Dan Radak, Negosentro | Large companies have large material, financial, and human resources, and are able to pull of business endeavors that SMBs can only dream of. They are known for being ambitious and driven, and competing with them is hard because they are fierce competitors. However, there are certain things that SMBs can learn from large companies if they watch and analyze them carefully. After all, every company began as a startup, and many corporate giants were launched from dorm rooms and garages.
As a small company, you’ll always have somewhere to turn for best practices, business advice, insights, and tips, from fellow retailers to mentors. Large companies are a great source of insight as well and can impart valuable lessons, especially in managing growth and operations. This is what you can learn from large companies.
- Be a reliable leader
When it comes to running a business, you can’t afford to get frustrated and make the wrong moves, not as an SMB owner. The success of the company depends on your livelihood, while large company managers can base their decisions strictly on facts because they are usually detached enough. Try to make a positive impact, but on a smaller scale. Large companies invest millions in charities and campaigns, while you can do this for the local community. Show you care, get involved, and you’ll get media exposure.
- Building your brand
As an SMB owner, you need to find a way to create an authentic, credible, and strong brand visual identity that’s both strategically and graphically strong. You need a healthy community and culture built up around your product because they’re the ones who keep coming back over and over again and influencing their peers to join in. Think about your brand in the long run.
- Invest in technology
As business and production process is becoming more and more automated, you should invest in technology that will help you to increase efficiency, thus get more done. With the right tools and systems, you won’t spend much time thinking about the little things, but focus on the big picture. Go through your existing processes, identify tasks that can be automated, and incorporate the right apps and programs. Today’s software is usually in an ongoing cycle of development, and due to market pressure, frequent releases have become must in the software release management practices of app developers. This allows them to detect bugs easily and validate features earlier, making their software more reliable and flexible. Start by automating your accounting system, data entry, sales and bookings, and coordinate schedules and projects.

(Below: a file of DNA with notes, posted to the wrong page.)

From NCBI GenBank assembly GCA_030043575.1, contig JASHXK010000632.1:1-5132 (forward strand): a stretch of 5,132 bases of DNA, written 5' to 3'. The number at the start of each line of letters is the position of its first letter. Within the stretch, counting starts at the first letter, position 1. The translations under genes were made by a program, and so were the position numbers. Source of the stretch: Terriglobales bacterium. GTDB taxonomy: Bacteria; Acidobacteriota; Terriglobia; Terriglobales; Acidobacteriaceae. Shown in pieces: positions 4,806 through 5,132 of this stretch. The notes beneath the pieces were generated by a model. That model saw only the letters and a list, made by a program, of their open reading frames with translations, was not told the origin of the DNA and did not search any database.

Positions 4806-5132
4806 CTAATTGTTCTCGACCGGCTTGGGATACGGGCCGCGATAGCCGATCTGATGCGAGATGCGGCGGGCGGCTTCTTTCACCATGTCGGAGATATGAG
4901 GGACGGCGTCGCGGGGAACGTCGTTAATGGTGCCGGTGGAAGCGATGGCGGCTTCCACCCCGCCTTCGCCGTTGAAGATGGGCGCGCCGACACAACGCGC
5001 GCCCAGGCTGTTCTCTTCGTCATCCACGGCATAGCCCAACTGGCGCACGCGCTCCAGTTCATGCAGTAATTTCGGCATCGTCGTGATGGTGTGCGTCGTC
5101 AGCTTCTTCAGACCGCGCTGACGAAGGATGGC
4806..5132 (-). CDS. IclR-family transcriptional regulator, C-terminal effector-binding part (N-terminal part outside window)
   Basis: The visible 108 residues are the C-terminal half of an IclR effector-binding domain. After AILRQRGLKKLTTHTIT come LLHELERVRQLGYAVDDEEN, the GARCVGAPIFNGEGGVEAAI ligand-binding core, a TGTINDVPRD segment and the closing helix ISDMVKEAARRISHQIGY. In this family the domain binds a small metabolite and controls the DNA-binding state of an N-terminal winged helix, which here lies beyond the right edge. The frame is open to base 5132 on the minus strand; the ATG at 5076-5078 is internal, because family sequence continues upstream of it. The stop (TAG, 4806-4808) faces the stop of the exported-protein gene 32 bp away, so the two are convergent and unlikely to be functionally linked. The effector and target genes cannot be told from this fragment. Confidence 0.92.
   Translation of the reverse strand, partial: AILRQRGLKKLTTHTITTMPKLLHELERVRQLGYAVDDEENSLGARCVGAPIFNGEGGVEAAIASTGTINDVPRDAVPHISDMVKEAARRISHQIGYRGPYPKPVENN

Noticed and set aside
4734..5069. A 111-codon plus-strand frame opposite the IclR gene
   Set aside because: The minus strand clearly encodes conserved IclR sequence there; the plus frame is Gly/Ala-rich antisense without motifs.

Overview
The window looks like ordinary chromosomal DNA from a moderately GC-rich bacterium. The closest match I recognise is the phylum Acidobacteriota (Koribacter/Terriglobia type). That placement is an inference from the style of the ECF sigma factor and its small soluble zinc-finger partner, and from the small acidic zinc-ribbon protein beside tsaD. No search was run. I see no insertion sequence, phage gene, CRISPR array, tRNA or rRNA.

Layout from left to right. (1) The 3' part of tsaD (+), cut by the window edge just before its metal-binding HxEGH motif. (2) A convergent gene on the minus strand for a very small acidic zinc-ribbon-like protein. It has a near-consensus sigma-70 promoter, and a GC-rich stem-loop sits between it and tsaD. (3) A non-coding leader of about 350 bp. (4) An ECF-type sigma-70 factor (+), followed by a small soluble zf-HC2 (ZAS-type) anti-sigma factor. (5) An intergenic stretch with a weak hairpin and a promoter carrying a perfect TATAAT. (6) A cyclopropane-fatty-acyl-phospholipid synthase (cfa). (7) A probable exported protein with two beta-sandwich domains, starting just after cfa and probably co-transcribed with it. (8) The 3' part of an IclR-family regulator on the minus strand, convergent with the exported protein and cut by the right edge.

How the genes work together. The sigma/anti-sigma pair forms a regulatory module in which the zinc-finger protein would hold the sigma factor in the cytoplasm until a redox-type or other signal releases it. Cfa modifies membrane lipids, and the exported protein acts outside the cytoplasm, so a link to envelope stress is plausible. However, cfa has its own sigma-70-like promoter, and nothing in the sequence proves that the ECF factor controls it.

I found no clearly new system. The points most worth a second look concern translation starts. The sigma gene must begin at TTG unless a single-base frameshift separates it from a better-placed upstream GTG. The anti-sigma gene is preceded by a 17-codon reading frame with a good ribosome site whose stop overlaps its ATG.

- Hire the right staff
This is a complex task and represents a completely new and different field of business. Being able to hire the right people for the right positions stands at the core of every successful business. As an SMB, you can’t rush this process because there aren’t enough resources to spend on this. Think the process through and avoid making hiring mistakes, because your staff is the one that’s supposed to set you apart from the competition. Avoid hiring someone just because they share some of your cultural trains and you liked them first hand.
- Train your staff
Large companies devote much time and money to the employees’ development and training and providing opportunities for continuous development. By investing in your staff training, you’ll make a positive effect on employee performance and send a strong message that you take staffing seriously. The type of training depends on the kinds of processes you have in place, and there are 2 options – creating and implementing training programs yourself or partnering with a third-party education provider to provide your employees the knowledge and tools required for being top performers in their job positions.
The last advice is to learn to embrace the change. It’s inevitable, but not something to rush into. You need to be tactical and smart about it, because it may push people away if it’s too ambitious and big. When introducing changes into your company, pay attention that they don’t disrupt the functioning of the company. Take a good look at the most successful companies in your field of work, look how they handle their processes and where they invest their time, money, and energy, and implement it on a smaller scale in your SMB.
Dan Radak is a marketing professional with eleven years of experience. He is a coauthor on several websites and regular contributor to BizzMark Blog. Currently, he is working with a number of companies in the field of digital marketing, closely collaborating with a couple of e-commerce companies.